Helen O'Shea

Helen O'Shea
University of Limerick | UL · Department of Psychology

PhD . MPsychSc

About

16
Publications
3,096
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111
Citations
Introduction
Helen is a chartered psychologist and lecturer & researcher at University of Limerick. Her research combines cognitive psychology and human movement science to understand the interdependence between cognition and action; it places emphasis on enhancing movement skill, preventing motor function decay, and improving movement ability where dysfunction occurs. Helen is also interested in imagery-related neurocognition and cognitive reserve.

Publications

Publications (16)
Article
Full-text available
Motor simulation theory (MST; Jeannerod, 2001) purports to explain how various action- related cognitive states relate to actual motor execution. Specifically, it proposes that 78 79 motor imagery (MI; imagining an action without executing the movements involved) shares certain mental representations and mechanisms with action execution, and hence,...
Article
Motor imagery (MI) involves consciously performing an action in our minds without engaging in overt physical movement. Although inhibition is crucial to MI, few studies have explored the nature of inhibitory mechanisms underlying this construct. Therefore, little progress has been made in elucidating how or when inhibition is implemented during MI....
Article
Full-text available
Understanding the influence of the mind on behaviour and experience requires a comprehensive account of underlying mechanisms (i.e., the processes that underlie behaviour). This opinion article explores the neurocognitive mechanisms underlying imagery-related psychopathology. Imagery is a psychological process that exploits mental representations t...
Article
Full-text available
Research shows that motor imagery practice (MIP) is effective in enhancing skilled performance both in healthy populations and in clinical groups. Despite such findings, relatively little is known about certain cognitive changes induced by, and/or associated with, MIP. In this opinion piece, we consider four such questions. Firstly, how do particip...
Article
Full-text available
O’SHEA, H. and S. J. Redmond. A review of the neurobiomechanical processes underlying secure gripping in object manipulation. NEUROSCI BIOBEHAV REV XXX-XXX, 2021. Humans display skilful control over the objects they manipulate, so much so that biomimetic systems have yet to emulate this remarkable behaviour. Two key control processes are assumed to...
Article
Motor imagery (MI; or, the mental simulation of actions without engaging in overt movement) shares certain mental representations and processes with executed movement (ME). This neurocognitive overlap between MI and ME may explain why the systematic use of MI (known as mental practice) improves skilled performance in numerous domains. Unfortunately...
Poster
Full-text available
Motor imagery is a cognitive ability whereby actions are simulated and experienced in the mind without engaging in physical movement. According to motor simulation theory, motor imagery and physical movement activate similar neural motor systems and operate according to shared representational systems and functional mechanisms. However, a key diffe...
Poster
Full-text available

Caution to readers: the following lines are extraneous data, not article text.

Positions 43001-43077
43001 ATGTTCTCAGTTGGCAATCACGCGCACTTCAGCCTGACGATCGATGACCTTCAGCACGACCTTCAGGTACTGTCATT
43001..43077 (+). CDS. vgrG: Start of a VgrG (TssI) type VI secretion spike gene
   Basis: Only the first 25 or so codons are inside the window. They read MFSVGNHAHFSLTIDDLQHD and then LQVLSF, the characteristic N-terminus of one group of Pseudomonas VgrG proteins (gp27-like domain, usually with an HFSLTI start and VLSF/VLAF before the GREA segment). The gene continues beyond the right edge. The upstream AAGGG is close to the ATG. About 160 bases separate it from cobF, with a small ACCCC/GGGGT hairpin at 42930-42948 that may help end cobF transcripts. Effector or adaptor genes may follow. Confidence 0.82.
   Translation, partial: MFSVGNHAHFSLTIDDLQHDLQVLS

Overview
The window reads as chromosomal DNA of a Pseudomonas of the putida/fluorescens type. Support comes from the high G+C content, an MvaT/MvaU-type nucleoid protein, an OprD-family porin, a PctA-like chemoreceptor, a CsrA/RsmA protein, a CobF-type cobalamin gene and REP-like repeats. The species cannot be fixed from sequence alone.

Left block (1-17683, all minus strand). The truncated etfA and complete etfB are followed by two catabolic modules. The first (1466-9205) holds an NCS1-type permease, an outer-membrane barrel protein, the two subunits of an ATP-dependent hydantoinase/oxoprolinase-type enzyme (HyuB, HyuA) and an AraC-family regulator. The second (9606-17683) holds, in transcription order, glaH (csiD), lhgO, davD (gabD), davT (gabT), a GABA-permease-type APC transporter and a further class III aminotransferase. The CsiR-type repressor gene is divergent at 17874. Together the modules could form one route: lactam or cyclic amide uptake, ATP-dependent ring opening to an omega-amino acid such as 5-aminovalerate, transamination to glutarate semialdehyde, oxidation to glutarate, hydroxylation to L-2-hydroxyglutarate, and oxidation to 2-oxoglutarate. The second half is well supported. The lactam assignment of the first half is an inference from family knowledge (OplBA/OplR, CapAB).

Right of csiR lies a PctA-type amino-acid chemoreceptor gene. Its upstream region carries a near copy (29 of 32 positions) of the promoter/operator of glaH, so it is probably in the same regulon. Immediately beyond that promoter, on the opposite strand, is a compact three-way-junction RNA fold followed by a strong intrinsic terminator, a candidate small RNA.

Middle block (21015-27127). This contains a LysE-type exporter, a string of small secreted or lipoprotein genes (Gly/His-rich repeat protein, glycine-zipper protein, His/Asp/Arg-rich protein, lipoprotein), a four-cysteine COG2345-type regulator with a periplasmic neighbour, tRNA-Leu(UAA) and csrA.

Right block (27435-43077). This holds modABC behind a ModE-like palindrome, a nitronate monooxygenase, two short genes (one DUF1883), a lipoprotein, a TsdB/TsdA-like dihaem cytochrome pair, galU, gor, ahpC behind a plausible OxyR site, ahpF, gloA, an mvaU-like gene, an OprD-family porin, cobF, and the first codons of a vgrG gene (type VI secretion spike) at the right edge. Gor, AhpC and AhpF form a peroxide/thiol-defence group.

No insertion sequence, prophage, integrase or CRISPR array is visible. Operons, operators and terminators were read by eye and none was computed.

The attentional mechanisms underlying motor imagery remain unclear. Thus, two studies using pupillometry investigated attentional allocation during expert pianists’ executed and imagined piano playing. Results revealed that easy movements required similar levels of attentional effort during execution and imagery. However, neurocognitive congruence...
Article
The Waterford Mental Health Survey aimed to document the prevalence of personality disorders (PDs) in patients attending the public mental health service in Waterford, Ireland and outline the implications of this for service development. Between July 2011 and June 2014, 100 inpatients and 99 outpatients were evaluated with the Structured Clinical I...
Article
The SCORE (Systemic Clinical Outcome and Routine Evaluation) is a 40-item questionnaire for completion by family members 12 years and older to assess outcome in systemic therapy. Twenty-eight and 15-item short versions of the SCORE have previously been validated with samples containing some families attending adult mental health services and some a...
Article
Full-text available
Recent years have witnessed an upsurge of research interest in motor imagery (MI; sometimes known as mental practice) or the mental simulation of actions without any concomitant bodily movement. While numerous experimental studies have demonstrated the efficacy of MI in improving skilled performance in fields such as music, sport and medical surger...
Conference Paper
Full-text available
Kinaesthetic motor imagery (MI) is an extraordinary human cognitive capacity allowing individuals to simulate and experience actions without engaging in the physical movements involved. Research has demonstrated that MI enhances skilled-performance, and that actual and imagined actions share similar neural substrates. Jeannerod’s simulation theory...
Article
One-hundred-ninety-nine adult mental health service users were interviewed with a protocol that included the Childhood Trauma Questionnaire, the Structured Clinical Interviews for Axis I and II DSM-IV disorders, the Global Assessment of Functioning scale, the SCORE family assessment measure, the Camberwell Assessment of Need Short Appraisal Schedul...

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